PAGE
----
mission created under the act of Con
gress approved May 15, 1882, having
been convened by tho secretary of the
treasury to meet in Washington, July
f>, 1882, assembled in the large parlor o!
tiie Ebbitt bouse at 12 o'clock to-day.
As early as 11 o'clock members of the
commission began to arrive, and alter
being introduced to each other gathered
in groups and spent tho intervening
time in casual conversation concerning
the magnitude and character of their
prospective labors. At 12 o'clock the
gentlemen comprising the full commis
sion were in their seats. The president,
Mr. Hayes, then arose and delivered
the opening address, which was listened
to with close attention.
He said tho commission has no other
functions than those provided hy law,
and that the objective point of its labors
is the establishment of a judicious tariff
or a revision of the existing tariff upon
a scale of justice to all. No special in
dustry can have undue advantage, and
the relations of tho industries to each
other, no less than the special necessi
ties of each, must he considered. A
radical or subversive change in the
present general economical policy of
the country is virtually interdicted, and
a judicious not a revolutionary tariff, a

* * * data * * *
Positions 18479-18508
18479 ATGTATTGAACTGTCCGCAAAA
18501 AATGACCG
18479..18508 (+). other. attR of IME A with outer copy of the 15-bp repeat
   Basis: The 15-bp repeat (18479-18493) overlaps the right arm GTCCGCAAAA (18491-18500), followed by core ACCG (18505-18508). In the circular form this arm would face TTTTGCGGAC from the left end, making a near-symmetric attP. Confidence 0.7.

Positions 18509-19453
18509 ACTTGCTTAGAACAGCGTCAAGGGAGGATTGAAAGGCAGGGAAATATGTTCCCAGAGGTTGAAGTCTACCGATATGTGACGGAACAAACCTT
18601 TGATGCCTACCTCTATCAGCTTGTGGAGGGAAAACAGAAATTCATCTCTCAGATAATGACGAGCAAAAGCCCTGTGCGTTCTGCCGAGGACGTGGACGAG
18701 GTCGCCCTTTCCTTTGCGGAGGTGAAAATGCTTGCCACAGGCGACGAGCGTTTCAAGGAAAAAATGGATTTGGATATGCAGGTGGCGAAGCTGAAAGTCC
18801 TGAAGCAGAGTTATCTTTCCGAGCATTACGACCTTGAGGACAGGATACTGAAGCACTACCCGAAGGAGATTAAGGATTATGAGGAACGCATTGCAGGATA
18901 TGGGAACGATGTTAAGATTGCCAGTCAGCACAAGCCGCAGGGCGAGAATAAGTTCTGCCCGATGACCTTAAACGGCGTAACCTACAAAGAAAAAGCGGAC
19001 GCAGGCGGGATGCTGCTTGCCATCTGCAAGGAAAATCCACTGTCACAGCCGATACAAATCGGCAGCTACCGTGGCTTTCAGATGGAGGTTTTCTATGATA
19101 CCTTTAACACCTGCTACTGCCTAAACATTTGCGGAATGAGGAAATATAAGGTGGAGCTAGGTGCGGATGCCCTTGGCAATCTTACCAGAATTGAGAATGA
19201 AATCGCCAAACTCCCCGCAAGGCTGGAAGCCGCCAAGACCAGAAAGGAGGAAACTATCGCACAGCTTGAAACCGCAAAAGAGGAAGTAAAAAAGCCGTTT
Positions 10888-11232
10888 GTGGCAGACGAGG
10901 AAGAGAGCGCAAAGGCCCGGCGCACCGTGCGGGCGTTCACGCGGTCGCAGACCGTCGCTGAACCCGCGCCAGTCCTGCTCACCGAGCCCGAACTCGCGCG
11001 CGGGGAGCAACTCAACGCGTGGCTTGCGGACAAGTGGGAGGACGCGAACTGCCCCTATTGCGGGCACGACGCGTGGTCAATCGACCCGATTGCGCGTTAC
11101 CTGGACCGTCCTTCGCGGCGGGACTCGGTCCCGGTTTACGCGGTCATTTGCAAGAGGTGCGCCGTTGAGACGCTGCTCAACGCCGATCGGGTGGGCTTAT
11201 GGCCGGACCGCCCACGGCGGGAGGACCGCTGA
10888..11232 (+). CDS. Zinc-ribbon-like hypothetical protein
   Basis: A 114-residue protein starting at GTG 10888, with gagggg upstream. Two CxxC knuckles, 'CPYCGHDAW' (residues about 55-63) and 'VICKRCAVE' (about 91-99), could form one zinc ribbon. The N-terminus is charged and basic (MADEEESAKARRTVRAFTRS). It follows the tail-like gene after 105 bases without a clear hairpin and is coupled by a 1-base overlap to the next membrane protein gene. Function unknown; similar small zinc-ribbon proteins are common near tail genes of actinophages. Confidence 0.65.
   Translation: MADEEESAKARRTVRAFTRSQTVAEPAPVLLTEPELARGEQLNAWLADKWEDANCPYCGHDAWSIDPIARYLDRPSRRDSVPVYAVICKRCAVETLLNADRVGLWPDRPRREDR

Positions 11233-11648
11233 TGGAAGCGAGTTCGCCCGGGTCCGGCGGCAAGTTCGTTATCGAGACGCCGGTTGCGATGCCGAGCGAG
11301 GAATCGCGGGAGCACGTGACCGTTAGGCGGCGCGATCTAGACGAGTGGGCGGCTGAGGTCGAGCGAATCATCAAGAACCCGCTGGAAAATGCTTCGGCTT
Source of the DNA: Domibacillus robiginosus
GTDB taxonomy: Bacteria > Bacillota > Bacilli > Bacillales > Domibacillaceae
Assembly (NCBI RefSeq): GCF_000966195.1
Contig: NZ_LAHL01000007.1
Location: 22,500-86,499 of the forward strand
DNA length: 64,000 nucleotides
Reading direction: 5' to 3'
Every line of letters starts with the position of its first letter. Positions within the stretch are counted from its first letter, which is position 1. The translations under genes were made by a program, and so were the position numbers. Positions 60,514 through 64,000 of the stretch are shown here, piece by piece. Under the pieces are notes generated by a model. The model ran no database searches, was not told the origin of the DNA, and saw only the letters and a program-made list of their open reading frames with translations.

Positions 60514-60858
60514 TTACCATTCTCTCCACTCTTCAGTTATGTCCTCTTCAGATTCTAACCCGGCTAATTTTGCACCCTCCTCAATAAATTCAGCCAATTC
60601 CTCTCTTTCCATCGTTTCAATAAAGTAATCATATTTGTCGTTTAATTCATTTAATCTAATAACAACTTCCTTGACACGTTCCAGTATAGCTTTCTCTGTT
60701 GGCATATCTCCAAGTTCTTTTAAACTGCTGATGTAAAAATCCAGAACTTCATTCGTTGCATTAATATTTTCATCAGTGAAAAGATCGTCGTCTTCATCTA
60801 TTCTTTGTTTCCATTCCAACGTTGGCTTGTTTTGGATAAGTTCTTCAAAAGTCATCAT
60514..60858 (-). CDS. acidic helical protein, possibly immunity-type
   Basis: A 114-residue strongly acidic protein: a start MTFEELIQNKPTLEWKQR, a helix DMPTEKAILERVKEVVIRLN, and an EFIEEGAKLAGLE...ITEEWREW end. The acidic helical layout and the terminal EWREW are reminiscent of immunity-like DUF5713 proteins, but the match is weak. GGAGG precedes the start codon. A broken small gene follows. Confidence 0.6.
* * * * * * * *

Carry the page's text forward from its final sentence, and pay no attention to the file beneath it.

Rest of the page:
revision not a destruction of existing
tariff laws, is declared to be the object
to which the labors of tho commission
should conduce. We may also find a
solution of many questions of opposito
individual or sectional interests, and
may avoid many difficulties by remem
bering, while not unmindful of justice
to existing interests, that protective
duties should he imposed or withheld,
not for the benefit of individuals or
special industries, but for the good of
th- nation.
Without having perfected a perma
nent organization the commissioners at
2 30 took a recess and proceeded in a
body to pay their respects to the presi
dent. Erorn the executive mansion
they went to the treasury department
and called upon Secretary Folger.
After the members of ihe commission
hd paid their respects to the president
aud t he secretary of the treasury, and
huif duly qualified before the latter,
they returned to the Ebbitt house.
When they had reassembled the doors
were closed and admittance was denied
to all, save those directly connected
with the commission. No business of
importance was transacted, however,
and at 4.30 o'clock the commission ad
journed without having done more than
informally discuss the order of business
to be pursued. The commission will
reassemble to-morrow.
Brewster's Opportunity.
The attention of Attorney General
Brewster, says the Ilarriehurg Patriot,
having been officially called to the
Hon. Jay Ilubbell's violation of the
act of congress forbidding the assess
ment of officers of the United Slates
government for political purposes it is
reasonable to expect that the depart
ment of justice will proceed to vindicate
the outraged law by bringing an indict
ment in the proper court against the
audacious ofFender. The offense
charged against Mr. Hubhell is of a
most serious and odious character, and